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    University of Memphis
   
 
  Nov 23, 2017
 
 
    
2017-2018 Graduate Catalog

Minimum Degree Requirements for Graduate Academic Programs


 

Graduate students are expected to be aware of and to comply with the general requirements for the degrees they are pursuing as outlined in the Graduate School Bulletin. In addition to the general requirements, students are expected to conform to any additional requirements set by the student’s college or academic unit. The Fogelman College of Business and Economics, the College of Education, and the Herff College of Engineering have additional college degree requirements. Please see Degree Programs  for individual program requirements.

A wide variety of graduate programs of study are offered in The Graduate School at The University of Memphis. Candidates for a degree must design a plan in consultation with their major advisor and then obtain the appropriate approvals.

The University of Memphis offers Master’s degrees, Education Specialist degree, Doctoral degrees and graduate certificates.

Minimum Requirements for Master’s Degrees

A master’s degree program shall generally include 30-36 semester hours of course work, although some programs require substantially more. Refer to the appropriate program description for specific requirements. The student’s program must be approved by the major academic unit. A student may be required to take courses beyond the minimum to ensure balance and depth in the discipline.

A minimum of 70% of the total required hours must be provided by 7000 level courses. No more than 12 hours of workshop courses and independent study courses may be applied to a master’s degree. Individual academic departments may allow fewer workshop or independent study hours in their programs.

The maximum amount of combined hours of transfer credit, credit by examination, course validation and experiential learning that can be used to fulfill degree requirements is two-thirds of the number of hours required for the degree. The Graduate School sets minimum standards to which all the diverse graduate programs across the university must adhere. Individual colleges, schools, and graduate programs are encouraged to set more stringent requirements as necessary to meet their accreditation and student needs.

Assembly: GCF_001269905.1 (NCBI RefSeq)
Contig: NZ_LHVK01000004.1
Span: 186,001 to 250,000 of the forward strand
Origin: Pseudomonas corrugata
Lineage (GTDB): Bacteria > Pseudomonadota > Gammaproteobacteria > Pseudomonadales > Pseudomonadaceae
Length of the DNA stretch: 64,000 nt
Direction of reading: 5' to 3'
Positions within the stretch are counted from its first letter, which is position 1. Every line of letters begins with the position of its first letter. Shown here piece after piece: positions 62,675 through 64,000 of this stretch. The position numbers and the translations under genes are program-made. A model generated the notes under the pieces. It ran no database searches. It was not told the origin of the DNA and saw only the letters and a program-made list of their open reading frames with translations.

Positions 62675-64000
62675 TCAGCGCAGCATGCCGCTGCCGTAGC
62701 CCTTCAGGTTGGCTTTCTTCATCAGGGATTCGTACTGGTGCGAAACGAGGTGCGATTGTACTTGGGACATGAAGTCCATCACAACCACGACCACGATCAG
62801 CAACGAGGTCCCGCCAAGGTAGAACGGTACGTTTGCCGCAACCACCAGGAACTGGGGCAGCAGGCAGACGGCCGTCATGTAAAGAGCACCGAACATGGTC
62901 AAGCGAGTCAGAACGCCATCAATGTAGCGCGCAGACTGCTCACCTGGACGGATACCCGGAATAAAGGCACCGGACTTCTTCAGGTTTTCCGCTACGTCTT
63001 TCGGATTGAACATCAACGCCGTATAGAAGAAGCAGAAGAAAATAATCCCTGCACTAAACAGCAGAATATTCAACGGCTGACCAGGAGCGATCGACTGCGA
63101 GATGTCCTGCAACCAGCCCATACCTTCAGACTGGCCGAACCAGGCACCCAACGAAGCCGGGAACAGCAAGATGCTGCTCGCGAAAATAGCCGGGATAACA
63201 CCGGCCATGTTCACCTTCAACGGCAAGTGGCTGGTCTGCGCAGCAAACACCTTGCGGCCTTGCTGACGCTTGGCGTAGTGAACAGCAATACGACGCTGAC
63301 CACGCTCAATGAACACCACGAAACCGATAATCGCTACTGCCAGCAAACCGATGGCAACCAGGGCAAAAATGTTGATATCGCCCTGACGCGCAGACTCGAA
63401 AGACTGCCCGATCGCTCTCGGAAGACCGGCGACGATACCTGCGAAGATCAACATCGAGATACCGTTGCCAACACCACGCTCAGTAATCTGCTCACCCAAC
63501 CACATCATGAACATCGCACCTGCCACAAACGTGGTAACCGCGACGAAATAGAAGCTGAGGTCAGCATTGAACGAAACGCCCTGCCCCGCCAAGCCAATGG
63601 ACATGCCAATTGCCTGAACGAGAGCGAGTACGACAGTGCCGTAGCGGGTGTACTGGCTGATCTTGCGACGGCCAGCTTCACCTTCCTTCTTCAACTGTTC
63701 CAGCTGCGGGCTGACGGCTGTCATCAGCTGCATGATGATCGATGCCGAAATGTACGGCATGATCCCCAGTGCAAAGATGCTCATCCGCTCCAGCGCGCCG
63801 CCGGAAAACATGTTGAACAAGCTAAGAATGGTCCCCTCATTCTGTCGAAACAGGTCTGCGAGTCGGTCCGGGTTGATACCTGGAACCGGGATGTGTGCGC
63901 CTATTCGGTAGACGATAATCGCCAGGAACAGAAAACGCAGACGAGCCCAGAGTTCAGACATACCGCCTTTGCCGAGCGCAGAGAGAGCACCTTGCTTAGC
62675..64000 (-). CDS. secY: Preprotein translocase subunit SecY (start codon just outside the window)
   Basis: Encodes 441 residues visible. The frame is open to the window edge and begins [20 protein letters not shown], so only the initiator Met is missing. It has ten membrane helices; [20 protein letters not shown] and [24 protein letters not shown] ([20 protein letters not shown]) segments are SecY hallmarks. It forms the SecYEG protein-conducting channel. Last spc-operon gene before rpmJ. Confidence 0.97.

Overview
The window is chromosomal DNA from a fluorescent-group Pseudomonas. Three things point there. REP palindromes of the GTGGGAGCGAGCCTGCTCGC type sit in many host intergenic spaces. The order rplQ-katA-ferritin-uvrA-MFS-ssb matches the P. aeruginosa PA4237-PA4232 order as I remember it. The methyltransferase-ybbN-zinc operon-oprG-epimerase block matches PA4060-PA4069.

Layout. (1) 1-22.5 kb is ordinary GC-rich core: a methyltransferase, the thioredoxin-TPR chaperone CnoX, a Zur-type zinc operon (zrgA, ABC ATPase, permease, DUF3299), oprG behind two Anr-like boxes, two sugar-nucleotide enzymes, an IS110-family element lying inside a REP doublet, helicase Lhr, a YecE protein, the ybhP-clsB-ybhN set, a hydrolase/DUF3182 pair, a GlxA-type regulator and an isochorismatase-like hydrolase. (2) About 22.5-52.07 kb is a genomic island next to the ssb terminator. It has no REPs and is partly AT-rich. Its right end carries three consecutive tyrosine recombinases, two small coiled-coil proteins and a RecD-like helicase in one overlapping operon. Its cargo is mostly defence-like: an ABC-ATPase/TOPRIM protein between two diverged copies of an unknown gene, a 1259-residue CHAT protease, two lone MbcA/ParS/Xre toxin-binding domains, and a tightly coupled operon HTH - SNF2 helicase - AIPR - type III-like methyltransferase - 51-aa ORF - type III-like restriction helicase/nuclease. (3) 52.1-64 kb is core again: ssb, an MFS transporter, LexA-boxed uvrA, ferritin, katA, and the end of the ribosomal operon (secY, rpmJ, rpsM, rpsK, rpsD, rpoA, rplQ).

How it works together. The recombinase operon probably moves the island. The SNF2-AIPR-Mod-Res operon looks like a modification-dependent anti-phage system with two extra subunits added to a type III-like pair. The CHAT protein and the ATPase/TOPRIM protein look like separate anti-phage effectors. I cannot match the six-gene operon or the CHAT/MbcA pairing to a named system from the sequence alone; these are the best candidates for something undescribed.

Additional Program Requirements

Each graduate program listed in this catalog has minimum degree requirements. In consultation with the faculty, the graduate coordinator of each program may specify any additional requirements, such as prerequisites, a reading knowledge of a foreign language, a working knowledge of statistics, or specific courses related to graduate or teaching assistantships.

Foreign Language Proficiency

A reading knowledge of at least one foreign language is required in several graduate programs. This requirement may be met in one of the following ways

  • achieving a grade of B (“3.0”) or better in a fourth-semester language course (e.g. FREN/GERM/ITAL/SPAN 2020),
  • achieving a grade of B ( “3.0”) or better in a graduate reading course (FREN 7000  and GERM 7000  are the only two courses available for this option. They are usually offered in the summer)
  • achieving a grade of B (“3.0”) or better in upper-division courses at the 3000- or 4000-levels (e.g. FREN 3302/GERM 3790/ITAL 3311/PORT 3301/SPAN3303),
  • achieving a grade of B (“3.0”) or better in graduate courses taught in the target language at the 6000- or 7000 levels (e.g. FREN 6302 /PORT 6024 /SPAN 6307 ),
  • students who provide evidence of knowledge of a foreign language other than that of the concentration equivalent to a fourth-semester language course or superior may arrange with the section head of the specific language for a written test to prove competency.

Time Limitation

All requirements for the degree must be completed in eight years. Courses older than these limits will not be allowed as credit toward the master’s degree, although the grades will be calculated in the cumulative GPA. Grades earned in courses that are older than program time limits will be shown on the transcript and will be calculated in the cumulative GPA, but will not be accepted for graduation purposes.

There are no exceptions to program time limits. However, students may request the option of validating old courses as described in the Academic Regulations section of this Bulletin.

Comprehensive Examination

Before being recommended for graduation, every candidate for the master’s degree who does not write a thesis is required to pass a final comprehensive examination. Many programs also require a comprehensive examination for those students writing a thesis. Some professional programs require a culminating experience instead of a comprehensive examination. Please see specific program requirements.

Some programs give the comprehensive examination within a short time period during or near the last semester of coursework or after all coursework is completed. In some professional programs the comprehensive examination is given during the calendar year in which the student expects to graduate. Other programs give a series of exams over several semesters. In all cases, comprehensive exams should be completed late enough in the student’s program to ensure full coverage of content areas represented by required coursework.